It lets you put a keyword in:
And then tells you roughly how many searches there are per month in your chosen territory for that query and other similar ones:
But more than that. You can choose to view “autocomplete” or “questions.” Auto complete are suggestions derived from Google Suggest (the suggestions that Google makes when you start typing your query in, which based on previous search queries entered).
Questions uses that data to pull out related questions that people ask Google and that you might want to address in your copy too.
From here, you can compile a list of keywords. Personally, I like to split them into primary and secondary keywords – the primary ones being the biggest, often largest volume and most competitive. The secondary queries include variants and sometimes include some of those question keywords as well as other supporting queries.
Beware of keyword cannibalisation. For those of you not hugely familiar with SEO that might sound like some weird virus! But what we mean by that is don’t deliberately set out to optimise this page for keywords that other pages on the site are optimised for.
So, for example, your main washing machine categories page wouldn’t be optimised deliberately for “hotpoint washing machines” if your website also had a brand page that showed all the Hotpoint machines.
You can read more about keyword cannibalisation here.
So by the end of this process you want a list of keywords important to your landing page. And now we’ll talk about the next steps and what to do with them.
2. Get to Understand Your Competitors
So this is all about understanding who’s ranking already and what they’re doing in terms of the copy and content on their landing page.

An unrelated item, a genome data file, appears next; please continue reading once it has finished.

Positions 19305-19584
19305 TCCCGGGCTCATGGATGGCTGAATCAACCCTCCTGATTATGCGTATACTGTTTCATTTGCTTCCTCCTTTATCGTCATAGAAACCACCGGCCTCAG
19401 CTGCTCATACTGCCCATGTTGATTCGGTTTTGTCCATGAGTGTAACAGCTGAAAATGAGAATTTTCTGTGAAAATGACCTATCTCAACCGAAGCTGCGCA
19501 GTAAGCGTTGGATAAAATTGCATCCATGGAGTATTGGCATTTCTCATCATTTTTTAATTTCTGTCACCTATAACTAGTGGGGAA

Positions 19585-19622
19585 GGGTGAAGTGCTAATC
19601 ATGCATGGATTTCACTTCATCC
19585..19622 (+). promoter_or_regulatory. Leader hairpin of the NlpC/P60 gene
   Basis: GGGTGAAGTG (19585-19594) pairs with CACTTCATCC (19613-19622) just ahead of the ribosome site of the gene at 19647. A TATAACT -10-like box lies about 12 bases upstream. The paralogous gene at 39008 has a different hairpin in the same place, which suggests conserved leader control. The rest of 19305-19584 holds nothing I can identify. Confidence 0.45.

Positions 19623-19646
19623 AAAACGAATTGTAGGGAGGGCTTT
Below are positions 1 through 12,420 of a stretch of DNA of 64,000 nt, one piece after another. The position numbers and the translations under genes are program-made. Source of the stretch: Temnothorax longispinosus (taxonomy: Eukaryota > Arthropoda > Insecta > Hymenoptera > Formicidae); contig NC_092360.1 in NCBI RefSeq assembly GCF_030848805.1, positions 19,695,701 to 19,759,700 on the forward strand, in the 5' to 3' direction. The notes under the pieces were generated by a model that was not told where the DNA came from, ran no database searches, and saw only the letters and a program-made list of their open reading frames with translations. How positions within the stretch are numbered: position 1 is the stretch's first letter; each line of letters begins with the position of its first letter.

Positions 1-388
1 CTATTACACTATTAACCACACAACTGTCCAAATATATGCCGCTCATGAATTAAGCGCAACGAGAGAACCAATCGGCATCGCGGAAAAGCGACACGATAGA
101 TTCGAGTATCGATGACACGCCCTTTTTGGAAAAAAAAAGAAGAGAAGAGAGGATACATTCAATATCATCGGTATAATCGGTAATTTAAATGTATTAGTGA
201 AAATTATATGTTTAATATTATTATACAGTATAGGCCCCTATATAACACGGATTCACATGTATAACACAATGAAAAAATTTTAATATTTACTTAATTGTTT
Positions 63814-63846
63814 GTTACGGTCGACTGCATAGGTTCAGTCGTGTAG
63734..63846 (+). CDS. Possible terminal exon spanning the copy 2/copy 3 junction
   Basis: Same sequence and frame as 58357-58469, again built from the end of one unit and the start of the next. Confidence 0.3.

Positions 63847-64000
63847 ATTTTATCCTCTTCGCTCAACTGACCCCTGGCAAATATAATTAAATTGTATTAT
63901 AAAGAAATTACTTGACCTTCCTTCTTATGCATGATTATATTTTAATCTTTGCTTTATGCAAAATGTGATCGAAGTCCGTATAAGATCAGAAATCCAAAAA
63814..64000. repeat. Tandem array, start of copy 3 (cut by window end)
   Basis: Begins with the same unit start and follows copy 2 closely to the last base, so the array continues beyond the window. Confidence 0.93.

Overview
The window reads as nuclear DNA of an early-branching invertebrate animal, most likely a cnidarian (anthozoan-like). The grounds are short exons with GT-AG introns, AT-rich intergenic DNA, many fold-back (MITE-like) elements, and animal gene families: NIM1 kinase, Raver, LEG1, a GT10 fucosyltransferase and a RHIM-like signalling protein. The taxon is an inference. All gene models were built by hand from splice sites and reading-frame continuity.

You need to understand (ideally for all of those who rank in the top 10 for your most important target keyword):
- How much content they’ve got on their landing page
- The way in which they’re using keywords throughout content
- Their use of subheadings
- Synonyms and close variants of keywords they use
You can, of course, manually source all of this information. But there are tools like Frase.io which can do a lot of this research for you. You simply enter your query and select “create new content” with the search type of “Top Google Results.”
From here, you’ll get information like this:
And then a breakdown of specific structures of content on each competing page:
You’ll also find topics to include based on competitors performing well and questions you can include.
The tool goes a step further and will even export a brief for you based on the data. Frase is a time saver for competitive analysis. But my advice is that the output of Frase, as with any other tool, needs careful review and don’t follow tool output blindly. Use some common sense and don’t get too tied up with what it says.
Another tool that does something similar is SurferSEO.
3. Write a Structure for Your Content (with Subheadings)
The next thing to do is write a structure for your content. I’m going to go back to an original point here: lead with your target audience in mind. What questions do they need answering on this page? What objections do you need to overcome and what reassurances do you need to make? This, you will often find, naturally aligns with many of the secondary and supporting keywords and questions you identified in your research.
Once you know roughly what your structure should look like, including subheadings (which should become h2 tags on the page itself), try and make an effort to ensure keywords are in there. Subheadings should ideally include these words where they fit naturally.
4. Page Title Time